French Creek State Park, Phoenixville, PA

This is the third in my series state park reviews (see entries from June 3, 2017 and June 14, 2018). These are my perspectives on camping:

  • I’m a car/tent camper.
  • I camp with a group, ranging up to 35 people on, say, 10 sites.
  • My group is multigenerational.

Thanks, JM, for selecting French Creek and getting us organized!

I camped at French Creek several times in the past, and I’ve sometimes lauded it as “State Park Heaven”. Yes, it really is THAT GOOD! I first awarded that accolade when my kids were small. Instead of beach swimming, French Creek offers a pool. It’s big and beautifully designed, with lots of shallow water where kids play happily. The pool area is surrounded by grass and then a fence, decreasing the chance of a child wandering off. (Camping with kids poses ALL KINDS of challenges, but is usually worth it.) Because of the pool, those camping trips were the only times I ever brought kids home CLEAN. Wow!

We’ve never used a “group” campsite. They don’t have flush toilets. ‘Nuff said…

This year we were located on a “pet friendly” campsite loop, which made sense. Some years, our group has included dogs, maxing out at SEVEN one time! As it happened, none this year. Many of the sites near us had electrical hookups, which means (for the uninitiated) that campers could power up their huge, giant RV campers and go wild, enjoying all the comforts of home (air conditioning, sound systems, etc.) We felt out of touch with the surrounding culture, which included a light show projected up into the trees, and, on one site, a four by six foot screen showing NATURE SPECIALS. Like WILD PLANET. No kidding.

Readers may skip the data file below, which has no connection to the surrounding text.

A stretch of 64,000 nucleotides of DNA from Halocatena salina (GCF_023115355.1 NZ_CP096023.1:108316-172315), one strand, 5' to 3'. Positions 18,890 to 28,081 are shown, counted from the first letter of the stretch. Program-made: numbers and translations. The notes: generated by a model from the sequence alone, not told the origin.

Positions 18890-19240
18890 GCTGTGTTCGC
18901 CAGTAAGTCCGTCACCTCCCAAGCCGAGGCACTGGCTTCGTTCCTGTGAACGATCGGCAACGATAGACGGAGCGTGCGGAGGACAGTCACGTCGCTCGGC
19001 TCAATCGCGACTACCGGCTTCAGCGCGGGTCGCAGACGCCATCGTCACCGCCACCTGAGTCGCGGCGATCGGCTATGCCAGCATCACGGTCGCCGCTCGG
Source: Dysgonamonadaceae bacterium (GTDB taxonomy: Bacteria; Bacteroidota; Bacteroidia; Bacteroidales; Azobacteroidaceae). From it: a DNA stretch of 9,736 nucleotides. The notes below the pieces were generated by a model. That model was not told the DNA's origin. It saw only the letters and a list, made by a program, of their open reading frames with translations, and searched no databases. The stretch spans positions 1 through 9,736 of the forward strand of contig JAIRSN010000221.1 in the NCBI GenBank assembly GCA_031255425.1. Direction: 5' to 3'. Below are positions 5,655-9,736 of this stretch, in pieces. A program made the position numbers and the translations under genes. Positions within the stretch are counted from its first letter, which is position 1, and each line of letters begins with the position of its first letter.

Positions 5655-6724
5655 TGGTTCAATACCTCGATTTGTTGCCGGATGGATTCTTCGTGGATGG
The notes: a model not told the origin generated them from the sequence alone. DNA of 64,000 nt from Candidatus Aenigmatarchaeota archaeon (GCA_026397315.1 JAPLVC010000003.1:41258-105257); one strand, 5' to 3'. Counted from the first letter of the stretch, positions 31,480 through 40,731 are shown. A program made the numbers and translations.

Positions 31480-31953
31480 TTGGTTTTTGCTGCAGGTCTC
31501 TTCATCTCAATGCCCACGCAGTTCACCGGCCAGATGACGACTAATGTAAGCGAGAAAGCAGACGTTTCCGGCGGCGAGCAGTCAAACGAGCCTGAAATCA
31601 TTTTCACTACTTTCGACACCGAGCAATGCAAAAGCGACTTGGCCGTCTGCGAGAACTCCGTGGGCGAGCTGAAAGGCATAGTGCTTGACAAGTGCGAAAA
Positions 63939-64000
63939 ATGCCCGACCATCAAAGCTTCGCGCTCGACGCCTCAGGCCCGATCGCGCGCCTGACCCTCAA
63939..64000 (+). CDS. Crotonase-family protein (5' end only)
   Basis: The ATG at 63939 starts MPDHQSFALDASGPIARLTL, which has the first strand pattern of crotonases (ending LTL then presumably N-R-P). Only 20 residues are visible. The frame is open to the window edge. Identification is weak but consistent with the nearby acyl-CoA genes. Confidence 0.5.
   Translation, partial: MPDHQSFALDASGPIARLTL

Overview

A camper always worries a little about noise, especially in the morning. Which will it be – children, dogs, rap music, someone who can’t resist chopping wood? No wood chopping this year, and babies/children not a problem. But the dogs! The first morning we heard only the occasional bark. But the second morning ONE DOG disrupted us repeatedly beginning around 6:30. My husband described it as the William Tell Overture of Barking, and began fantasizing about the Lizzie Borden school of conflict resolution. We restrained ourselves. So did everyone else! The third morning, all was quiet.

I offer the following advice to those who camp with dogs: if you can’t quiet your pet in the early hours, put it in the car and GO AWAY. Drive to the nearest Wawa, buy a coffee and CHILL. Come back after 8 am. Or put your dog on a leash and take a long walk. Be a good neighbor! (Goodness, I once resorted to putting my CHILD in the stroller and taking a 6 am walk…)

So what’s good about French Creek in addition to the pool? There are so many miles of well marked trails. And next door is Hopewell Village National Historic Site, both educational and entertaining.

We were thrilled to learn that the Natural Lands Trust has opened a new area near the French Creek called Crow’s Nest Preserve, with MORE trails and abundant natural wonders. Pennsylvania offers so many opportunities to be outdoors that, even on a peak weekend, you generally don’t feel crowded.

The final benefit is that French Creek is only two hours from home, and the trip takes us against the current of shore traffic. Easy!

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Childhood Fears – The Bomb, Driver’s Ed and Amtrak

My corner of the internet is busy debating the impact of “active shooter” drills and other safety measures on the mental health of children. One author asked if any other generation of American children has known so much fear. Symptoms of anxiety are becoming widespread.